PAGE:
/ clean-code

IAR: a mnemonic for a clean controller design

6 min read

How do you design HTTP controllers? How do you make sure responsibilities are correctly assigned? How do you reduce maintenance issues?

I'll introduce you to three letters that might help you remember the essentials of every controller:

IAR: I for Input, A for Action, R for Response.

💡Remember: controllers are interfaces. They have two “faces”: HTTP -or another protocol/external system- on one side and your business model on the other. They should not reveal details to each other.

I for Input

The first thing that a controller needs to do when we invoke an action on it is to deal with the input. It needs to read the parameters, headers, and query params, parsing them and making sure they are in the correct shape. If that is the case, you can continue. Otherwise, the interaction stops here with a Bad Request error (400).

It’s important to keep in mind (and reproduce it in the tests too) that all input comes as strings. If you are looking for a record by ID, and the ID should be an integer, make sure you parse it before continuing. Ruby’s ActiveRecord and Javascript’s == operator have implicit type conversions to treat 1 and '1' as the same “numeric” object. Don’t get used to it. It’s better to be explicit, coercion is an annoying source of complex bugs.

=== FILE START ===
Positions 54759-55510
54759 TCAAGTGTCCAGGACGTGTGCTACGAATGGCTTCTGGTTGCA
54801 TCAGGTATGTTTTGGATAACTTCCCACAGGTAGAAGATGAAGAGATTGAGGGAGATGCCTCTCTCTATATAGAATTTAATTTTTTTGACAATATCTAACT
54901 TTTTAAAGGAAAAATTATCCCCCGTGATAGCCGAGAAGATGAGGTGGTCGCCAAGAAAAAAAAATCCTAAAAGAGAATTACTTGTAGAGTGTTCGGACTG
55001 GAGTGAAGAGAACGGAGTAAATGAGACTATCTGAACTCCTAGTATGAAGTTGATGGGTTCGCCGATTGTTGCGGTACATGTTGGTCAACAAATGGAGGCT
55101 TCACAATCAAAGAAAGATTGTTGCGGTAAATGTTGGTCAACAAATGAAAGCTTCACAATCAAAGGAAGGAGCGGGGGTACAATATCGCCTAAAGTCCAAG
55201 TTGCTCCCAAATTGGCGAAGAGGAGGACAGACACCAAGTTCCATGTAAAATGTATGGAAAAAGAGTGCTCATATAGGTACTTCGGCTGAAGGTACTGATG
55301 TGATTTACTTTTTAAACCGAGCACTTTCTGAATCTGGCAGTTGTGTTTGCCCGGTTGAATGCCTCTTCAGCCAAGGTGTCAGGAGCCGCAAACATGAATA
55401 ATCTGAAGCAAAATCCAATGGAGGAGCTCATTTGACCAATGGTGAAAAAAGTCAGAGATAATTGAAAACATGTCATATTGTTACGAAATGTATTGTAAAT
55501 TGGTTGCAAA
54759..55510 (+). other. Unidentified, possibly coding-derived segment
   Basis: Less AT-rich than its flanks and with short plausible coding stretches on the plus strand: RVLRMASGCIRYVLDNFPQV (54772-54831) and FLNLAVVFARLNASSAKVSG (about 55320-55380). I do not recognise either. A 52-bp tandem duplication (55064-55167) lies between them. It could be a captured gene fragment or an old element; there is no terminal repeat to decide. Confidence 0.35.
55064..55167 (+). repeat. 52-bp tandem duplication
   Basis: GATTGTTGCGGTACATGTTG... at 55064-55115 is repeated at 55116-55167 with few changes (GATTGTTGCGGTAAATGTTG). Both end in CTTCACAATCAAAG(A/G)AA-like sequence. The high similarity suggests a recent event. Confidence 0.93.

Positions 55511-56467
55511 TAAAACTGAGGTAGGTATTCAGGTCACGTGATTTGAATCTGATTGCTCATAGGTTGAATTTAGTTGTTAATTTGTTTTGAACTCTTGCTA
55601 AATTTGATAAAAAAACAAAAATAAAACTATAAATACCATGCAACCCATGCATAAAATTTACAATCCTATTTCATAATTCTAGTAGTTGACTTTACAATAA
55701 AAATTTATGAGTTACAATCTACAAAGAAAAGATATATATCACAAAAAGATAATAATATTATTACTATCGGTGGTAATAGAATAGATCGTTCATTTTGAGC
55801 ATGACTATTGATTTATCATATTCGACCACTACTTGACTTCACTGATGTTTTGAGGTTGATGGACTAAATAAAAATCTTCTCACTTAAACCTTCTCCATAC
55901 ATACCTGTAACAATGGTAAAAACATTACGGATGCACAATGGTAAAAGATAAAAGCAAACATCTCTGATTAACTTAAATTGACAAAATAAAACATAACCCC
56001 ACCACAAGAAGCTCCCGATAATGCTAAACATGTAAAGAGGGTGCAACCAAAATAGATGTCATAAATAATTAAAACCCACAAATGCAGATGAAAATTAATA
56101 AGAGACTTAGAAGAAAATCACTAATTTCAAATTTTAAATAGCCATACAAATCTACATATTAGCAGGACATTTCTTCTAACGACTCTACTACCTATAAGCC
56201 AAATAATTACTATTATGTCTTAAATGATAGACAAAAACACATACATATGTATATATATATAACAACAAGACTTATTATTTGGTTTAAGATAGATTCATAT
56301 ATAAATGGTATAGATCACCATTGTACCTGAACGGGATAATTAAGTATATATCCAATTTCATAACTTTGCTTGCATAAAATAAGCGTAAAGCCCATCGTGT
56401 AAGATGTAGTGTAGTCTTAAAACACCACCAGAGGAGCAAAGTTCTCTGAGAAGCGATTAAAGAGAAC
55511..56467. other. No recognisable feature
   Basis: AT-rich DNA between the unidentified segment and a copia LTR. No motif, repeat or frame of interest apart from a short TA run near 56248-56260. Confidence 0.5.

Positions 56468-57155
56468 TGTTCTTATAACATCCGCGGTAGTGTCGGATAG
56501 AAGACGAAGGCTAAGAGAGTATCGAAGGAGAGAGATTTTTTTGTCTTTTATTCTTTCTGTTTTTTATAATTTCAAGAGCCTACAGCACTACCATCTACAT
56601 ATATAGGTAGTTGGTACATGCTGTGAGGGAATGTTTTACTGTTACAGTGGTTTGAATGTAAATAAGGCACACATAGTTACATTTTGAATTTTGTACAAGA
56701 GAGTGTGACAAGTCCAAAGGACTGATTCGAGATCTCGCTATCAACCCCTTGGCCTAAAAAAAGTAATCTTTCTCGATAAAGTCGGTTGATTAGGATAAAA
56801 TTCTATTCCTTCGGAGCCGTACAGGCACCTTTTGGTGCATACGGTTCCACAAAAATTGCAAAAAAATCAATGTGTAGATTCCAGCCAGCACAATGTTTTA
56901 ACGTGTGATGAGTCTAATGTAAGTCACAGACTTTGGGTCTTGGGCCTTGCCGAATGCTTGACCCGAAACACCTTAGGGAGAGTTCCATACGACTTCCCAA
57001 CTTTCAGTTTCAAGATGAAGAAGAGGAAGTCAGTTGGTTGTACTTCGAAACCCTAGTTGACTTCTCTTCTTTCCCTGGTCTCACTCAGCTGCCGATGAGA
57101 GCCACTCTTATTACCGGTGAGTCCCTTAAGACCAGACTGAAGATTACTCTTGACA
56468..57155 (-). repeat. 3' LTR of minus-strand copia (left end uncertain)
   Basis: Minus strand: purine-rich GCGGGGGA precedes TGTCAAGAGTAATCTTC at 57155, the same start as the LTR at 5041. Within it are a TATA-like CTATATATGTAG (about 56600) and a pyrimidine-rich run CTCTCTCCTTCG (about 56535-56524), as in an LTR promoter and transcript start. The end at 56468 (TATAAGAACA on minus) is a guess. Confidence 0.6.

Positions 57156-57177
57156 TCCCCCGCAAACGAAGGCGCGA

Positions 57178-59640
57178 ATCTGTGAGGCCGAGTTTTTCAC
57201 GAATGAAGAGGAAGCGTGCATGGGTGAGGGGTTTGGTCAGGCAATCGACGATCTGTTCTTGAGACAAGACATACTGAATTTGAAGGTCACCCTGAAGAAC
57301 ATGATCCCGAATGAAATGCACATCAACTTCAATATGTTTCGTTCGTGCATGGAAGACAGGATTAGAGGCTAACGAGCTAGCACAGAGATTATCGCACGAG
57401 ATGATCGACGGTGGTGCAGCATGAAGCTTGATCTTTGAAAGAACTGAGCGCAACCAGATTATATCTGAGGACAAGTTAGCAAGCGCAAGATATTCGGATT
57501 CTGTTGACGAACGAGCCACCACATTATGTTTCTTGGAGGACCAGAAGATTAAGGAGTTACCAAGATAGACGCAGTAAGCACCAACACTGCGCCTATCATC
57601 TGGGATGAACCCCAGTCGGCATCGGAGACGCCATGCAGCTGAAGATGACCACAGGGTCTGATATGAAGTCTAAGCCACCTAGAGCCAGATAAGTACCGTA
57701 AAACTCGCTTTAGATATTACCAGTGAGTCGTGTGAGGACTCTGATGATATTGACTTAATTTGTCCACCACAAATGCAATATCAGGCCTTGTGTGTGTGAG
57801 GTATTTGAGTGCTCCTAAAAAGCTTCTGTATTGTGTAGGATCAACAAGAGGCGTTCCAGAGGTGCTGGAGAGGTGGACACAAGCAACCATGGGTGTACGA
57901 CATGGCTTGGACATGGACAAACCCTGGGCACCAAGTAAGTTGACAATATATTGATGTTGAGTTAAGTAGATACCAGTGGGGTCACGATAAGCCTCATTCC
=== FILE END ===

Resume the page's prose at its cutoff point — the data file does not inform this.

At this point it is important to identify which input parameters are required and which are optional. If we expect an attribute that it’s not present, we should tell that in the response.

In this step, we don’t expect to validate the semantics of the information passed. For instance, we want to book a hotel room for 3 nights and we choose dates in the past. The responsibility of this step is to make sure the input is in the right shape (for instance, dates in ISO 8601 format). Then, we’ll pass the information along and let the domain model validate it. If there is an inconsistency related to the business, the model should raise an error with a clear message.

A for Action

This step is the most simple to explain, but at the same time it’s the most difficult to follow. I've seen many software systems fail at this principle as they grow in complexity.

The idea is to perform an action on the business model, ideally using one single collaboration. What does that look like? One message sent to one object, with all the needed objects collected from the previous step (the “I”). And store the result if you will use it later.

For example:

 const updatedReservation = bookingsSystem.updateReservationStatus(reservationId, newStatus). 

The object is bookingsSystem, the message is updateReservationStatus and the arguments are reservationId and newStatus. The result is stored in updatedReservation.